The prose tends to be literary and florid. It is partially reminiscent of 20th Century, Victorian, or Gothic authors. However, the goal is not to make verbose, high-flung prose like Oscar Wilde or Herman Melville. Due to modern demands, I made it far more readable while retaining some of its core essences. I cannot entirely agree with functionalistic and minimalistic prose. Therefore, to a certain extent, my prose choice is counter-cultural.
It employs a highly ethnographic writing style, where I breathe life, rich worldbuilding, and psychological narratives to many scenes. This novel series is unlike many modern thrillers that mainly focus on action. Read this novel as you would sip and appreciate a chalice of wine slowly, rather than gulp it down.
A major source of my philosophical influences comes from spirituality. Spirituality is not dogma or religion – it simply means finding one’s voice, meaning, and purpose in the cosmos. Throughout my books, I refer to phenomena such as meditation, the unity of the cosmos, the illusions of space and time, and the transcendence of matter. I explore disciplines such as Eastern philosophy, Anthroposophy, Theosophy, Neo-Vedantism, modern Integral Psychology, and Meditative states.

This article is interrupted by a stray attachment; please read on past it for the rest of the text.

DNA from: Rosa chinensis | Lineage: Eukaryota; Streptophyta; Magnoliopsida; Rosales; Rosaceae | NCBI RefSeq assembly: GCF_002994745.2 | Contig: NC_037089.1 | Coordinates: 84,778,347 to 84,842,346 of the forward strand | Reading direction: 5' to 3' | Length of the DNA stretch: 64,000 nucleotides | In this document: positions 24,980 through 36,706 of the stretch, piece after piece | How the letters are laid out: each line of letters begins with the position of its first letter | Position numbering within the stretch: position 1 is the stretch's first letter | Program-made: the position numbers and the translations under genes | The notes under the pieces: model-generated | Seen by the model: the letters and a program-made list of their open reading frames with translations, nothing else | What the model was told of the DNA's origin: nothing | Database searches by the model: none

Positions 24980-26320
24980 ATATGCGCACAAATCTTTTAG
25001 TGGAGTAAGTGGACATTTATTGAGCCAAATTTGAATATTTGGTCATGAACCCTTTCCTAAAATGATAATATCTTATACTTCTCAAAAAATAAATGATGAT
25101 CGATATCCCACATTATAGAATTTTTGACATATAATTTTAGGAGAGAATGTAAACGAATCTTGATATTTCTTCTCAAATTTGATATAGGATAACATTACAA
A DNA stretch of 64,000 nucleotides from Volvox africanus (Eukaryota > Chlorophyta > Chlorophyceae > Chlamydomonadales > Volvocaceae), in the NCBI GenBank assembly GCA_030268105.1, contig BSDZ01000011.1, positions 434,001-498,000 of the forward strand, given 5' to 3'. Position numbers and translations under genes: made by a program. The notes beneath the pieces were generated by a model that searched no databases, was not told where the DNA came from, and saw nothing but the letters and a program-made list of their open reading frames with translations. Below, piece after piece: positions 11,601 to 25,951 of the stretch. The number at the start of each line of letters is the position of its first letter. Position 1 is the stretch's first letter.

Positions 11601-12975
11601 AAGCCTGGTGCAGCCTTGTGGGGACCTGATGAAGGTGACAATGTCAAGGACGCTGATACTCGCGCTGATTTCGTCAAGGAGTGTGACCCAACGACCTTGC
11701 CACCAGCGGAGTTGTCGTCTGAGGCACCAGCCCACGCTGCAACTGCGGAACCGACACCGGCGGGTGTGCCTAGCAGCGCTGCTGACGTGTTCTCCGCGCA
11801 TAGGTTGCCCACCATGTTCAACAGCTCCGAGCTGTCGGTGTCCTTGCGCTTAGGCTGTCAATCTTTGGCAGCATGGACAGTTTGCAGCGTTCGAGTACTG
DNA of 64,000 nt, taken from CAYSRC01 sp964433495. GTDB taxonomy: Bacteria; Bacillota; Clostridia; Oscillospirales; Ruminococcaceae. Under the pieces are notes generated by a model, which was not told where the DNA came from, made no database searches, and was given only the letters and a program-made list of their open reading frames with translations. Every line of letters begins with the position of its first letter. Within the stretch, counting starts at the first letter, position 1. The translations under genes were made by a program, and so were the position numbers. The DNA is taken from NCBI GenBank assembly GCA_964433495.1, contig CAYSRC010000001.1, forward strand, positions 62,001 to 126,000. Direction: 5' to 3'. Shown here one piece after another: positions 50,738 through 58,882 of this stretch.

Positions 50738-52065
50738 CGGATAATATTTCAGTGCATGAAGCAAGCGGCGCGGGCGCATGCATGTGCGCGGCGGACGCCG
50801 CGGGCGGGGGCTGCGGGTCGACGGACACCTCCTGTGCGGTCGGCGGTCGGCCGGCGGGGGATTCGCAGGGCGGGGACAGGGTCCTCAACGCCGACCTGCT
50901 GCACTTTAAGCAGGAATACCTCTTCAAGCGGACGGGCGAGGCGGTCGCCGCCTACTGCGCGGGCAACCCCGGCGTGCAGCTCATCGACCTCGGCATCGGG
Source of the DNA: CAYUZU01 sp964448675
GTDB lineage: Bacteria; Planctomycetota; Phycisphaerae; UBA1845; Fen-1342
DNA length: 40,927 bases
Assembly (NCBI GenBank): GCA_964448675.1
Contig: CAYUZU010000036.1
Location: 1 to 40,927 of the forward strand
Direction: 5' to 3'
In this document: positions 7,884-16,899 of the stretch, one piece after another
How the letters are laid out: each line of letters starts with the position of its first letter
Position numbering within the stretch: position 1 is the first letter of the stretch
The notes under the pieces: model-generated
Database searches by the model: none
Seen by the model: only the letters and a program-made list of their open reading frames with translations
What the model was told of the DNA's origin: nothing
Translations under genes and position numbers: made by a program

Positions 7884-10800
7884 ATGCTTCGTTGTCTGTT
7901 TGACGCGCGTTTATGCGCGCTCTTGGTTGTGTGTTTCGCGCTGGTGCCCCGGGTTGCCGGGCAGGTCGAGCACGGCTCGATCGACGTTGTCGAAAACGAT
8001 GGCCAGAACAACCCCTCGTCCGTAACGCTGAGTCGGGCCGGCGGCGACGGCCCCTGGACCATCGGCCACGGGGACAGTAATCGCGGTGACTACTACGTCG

Because I have read many disciplines, I tend to have a very eclectic mixture of many ideas across dozens of disciplines. Throughout my novels, I will discuss many cosmological ideas. These include:
Cosmology: This involves John Wheeler’s and Frank Tipler’s cosmology of a self-defining universe. It explores what free will truly is and whether we have personal responsibility.
Psychology and Consciousness: I will also explore ideas in psychology, such as Ken Wilbur’s Integral Psychology and various ego-developmental theories. My works generally suggest that civilization evolves from individuated consciousness to an all-encompassing cosmic perspective.
Alternate physical and mathematical structures: I delve into areas such as the physical sciences, astrophysics, and mathematics, and explore ideas such as Penrose’s diagram for parallel universes. Then I show how morality and psychology differ based on different laws of biology or physics.
Linguistics: In language, I explore the Sapir-Whorf hypothesis and Chomsky’s structuralism. I show how thoughts affect reality.